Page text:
ExitCare ImagePhotophobia is an extreme sensitivity to light. Sunlight or light from light bulbs can make your eyes hurt. You might have to squint or cover your eyes, even in dim light. It also can take a long time for your eyes to adjust from low light to bright light. Photophobia is not a disease. It is a symptom or sign of another problem. It can happen in one or both eyes.


Causes that are related directly to the eyes:

  • Irritation from contact lenses.

  • A foreign body on the surface of the eye.

  • Any injury or irritation to cornea.

  • An eye injury.

  • Excessive dryness of the eyes.

  • An eye infection.

  • Redness, soreness, and swelling (inflammation) internal to the eye (iritis or uveitis).

  • Certain eye diseases or disorders that cause light to be splayed out or cause glare (certain types of cataracts).

  • Swelling of the cornea.

  • Very high pressure inside the eyes.

Other causes that are not related directly to the eyes:

  • Migraine headaches.

  • An infection of the fluid and membranes that cover the brain and spinal cord (meningitis).

  • A head injury.

  • Brain tumors.

  • Certain eyedrops, drugs, or other medications (some antibiotics, atropine, scopolamine, amphetamines, and cocaine).


An examination by an eye doctor (ophthalmologist) will be needed. If no cause of photophobia is found after a complete ophthalmological examination, you may need a full medical evaluation. To decide what is causing your photophobia:

  • A medical history may be taken.

  • A physical exam may be performed. This may include:

  • Blood tests.

  • Using special machines to take images or pictures of the skull and brain (imaging scans).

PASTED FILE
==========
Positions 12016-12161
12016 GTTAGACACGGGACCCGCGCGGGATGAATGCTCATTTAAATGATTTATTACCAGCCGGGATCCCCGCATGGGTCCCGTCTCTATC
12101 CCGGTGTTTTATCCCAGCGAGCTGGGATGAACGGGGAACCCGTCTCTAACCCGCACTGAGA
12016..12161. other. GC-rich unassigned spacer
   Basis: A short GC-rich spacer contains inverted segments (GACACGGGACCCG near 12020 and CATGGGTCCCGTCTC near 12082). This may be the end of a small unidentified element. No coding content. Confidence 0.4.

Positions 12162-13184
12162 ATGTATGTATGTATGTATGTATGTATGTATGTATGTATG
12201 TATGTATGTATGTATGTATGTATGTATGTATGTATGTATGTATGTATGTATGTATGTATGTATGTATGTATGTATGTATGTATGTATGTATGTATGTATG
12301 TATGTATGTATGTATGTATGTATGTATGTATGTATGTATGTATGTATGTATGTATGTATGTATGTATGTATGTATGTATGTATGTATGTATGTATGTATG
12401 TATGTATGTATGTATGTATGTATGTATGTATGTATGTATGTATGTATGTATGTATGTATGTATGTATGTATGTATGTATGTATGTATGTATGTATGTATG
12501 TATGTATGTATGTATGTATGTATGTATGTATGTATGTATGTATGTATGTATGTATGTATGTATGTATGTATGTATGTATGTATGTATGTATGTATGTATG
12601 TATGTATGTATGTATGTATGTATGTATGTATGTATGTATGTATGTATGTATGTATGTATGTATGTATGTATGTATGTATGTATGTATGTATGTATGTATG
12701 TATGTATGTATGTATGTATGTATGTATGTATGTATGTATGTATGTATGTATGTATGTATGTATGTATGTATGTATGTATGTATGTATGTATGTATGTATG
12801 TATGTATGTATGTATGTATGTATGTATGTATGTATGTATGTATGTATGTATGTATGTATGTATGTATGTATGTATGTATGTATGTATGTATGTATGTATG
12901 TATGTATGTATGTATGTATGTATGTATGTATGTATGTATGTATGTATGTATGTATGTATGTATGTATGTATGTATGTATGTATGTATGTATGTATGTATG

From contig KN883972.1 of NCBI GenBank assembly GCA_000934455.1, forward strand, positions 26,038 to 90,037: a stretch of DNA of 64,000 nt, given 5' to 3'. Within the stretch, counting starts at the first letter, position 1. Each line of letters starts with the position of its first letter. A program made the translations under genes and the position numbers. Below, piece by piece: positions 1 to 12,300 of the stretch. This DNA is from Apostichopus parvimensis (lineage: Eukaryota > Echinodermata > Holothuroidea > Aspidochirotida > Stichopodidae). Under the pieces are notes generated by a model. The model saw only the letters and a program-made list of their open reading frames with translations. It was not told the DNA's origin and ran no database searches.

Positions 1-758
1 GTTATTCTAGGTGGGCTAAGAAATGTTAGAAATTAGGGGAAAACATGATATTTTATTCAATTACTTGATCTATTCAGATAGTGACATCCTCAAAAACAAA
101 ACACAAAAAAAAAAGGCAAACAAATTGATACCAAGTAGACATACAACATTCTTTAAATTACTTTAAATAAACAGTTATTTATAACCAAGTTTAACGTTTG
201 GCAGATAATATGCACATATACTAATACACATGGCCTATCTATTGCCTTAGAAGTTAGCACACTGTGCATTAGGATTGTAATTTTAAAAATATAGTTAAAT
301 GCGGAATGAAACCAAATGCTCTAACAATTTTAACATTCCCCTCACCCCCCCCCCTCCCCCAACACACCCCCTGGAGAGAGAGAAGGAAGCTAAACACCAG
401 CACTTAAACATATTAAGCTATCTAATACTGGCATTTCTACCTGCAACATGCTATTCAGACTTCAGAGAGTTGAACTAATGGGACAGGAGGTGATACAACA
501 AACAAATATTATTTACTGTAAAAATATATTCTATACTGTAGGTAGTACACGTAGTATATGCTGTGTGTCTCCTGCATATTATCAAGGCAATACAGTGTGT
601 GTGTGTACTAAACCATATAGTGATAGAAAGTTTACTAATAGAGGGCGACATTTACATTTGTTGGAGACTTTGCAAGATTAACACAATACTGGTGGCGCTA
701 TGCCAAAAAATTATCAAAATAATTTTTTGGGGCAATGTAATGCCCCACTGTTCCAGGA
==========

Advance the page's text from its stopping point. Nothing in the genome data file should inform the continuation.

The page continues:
• A test that checks the fluid around the brain and spinal cord (lumbar puncture).


Treatment depends on the cause of photophobia. Any diseases or disorders of the eyes causing photophobia will be treated by an ophthalmologist. If the cause of photophobia is due to a medical disorder or medication, treatment will be targeted at the underlying problem. Treatment may include:

  • Using eyedrops to soothe and moisten the eyes (if the cause of photophobia is dryness).

  • Staying away from flickering lights. This is especially true for people who get migraines.

  • Taking medication as directed to ease headaches or neck pain.

You may get relief of light sensitivity while being treated if you:

  • Avoid bright lights.

  • Protect your eyes from the light. You could wear an eye patch, sunglasses, or a hat with a wide brim when you are outside.


  • You experience pain in one or both eyes in addition to light sensitivity.

  • Your eyes become dry or itchy.

  • Your eyes start to hurt.

  • You notice discharge from your eyes.

  • Your eyes become red.

  • Your vision becomes blurry.

  • It hurts to wear contact lenses.

  • You continue to have a headache or neck pain with photophobia.

  • You have an oral temperature above 102° F (38.9° C).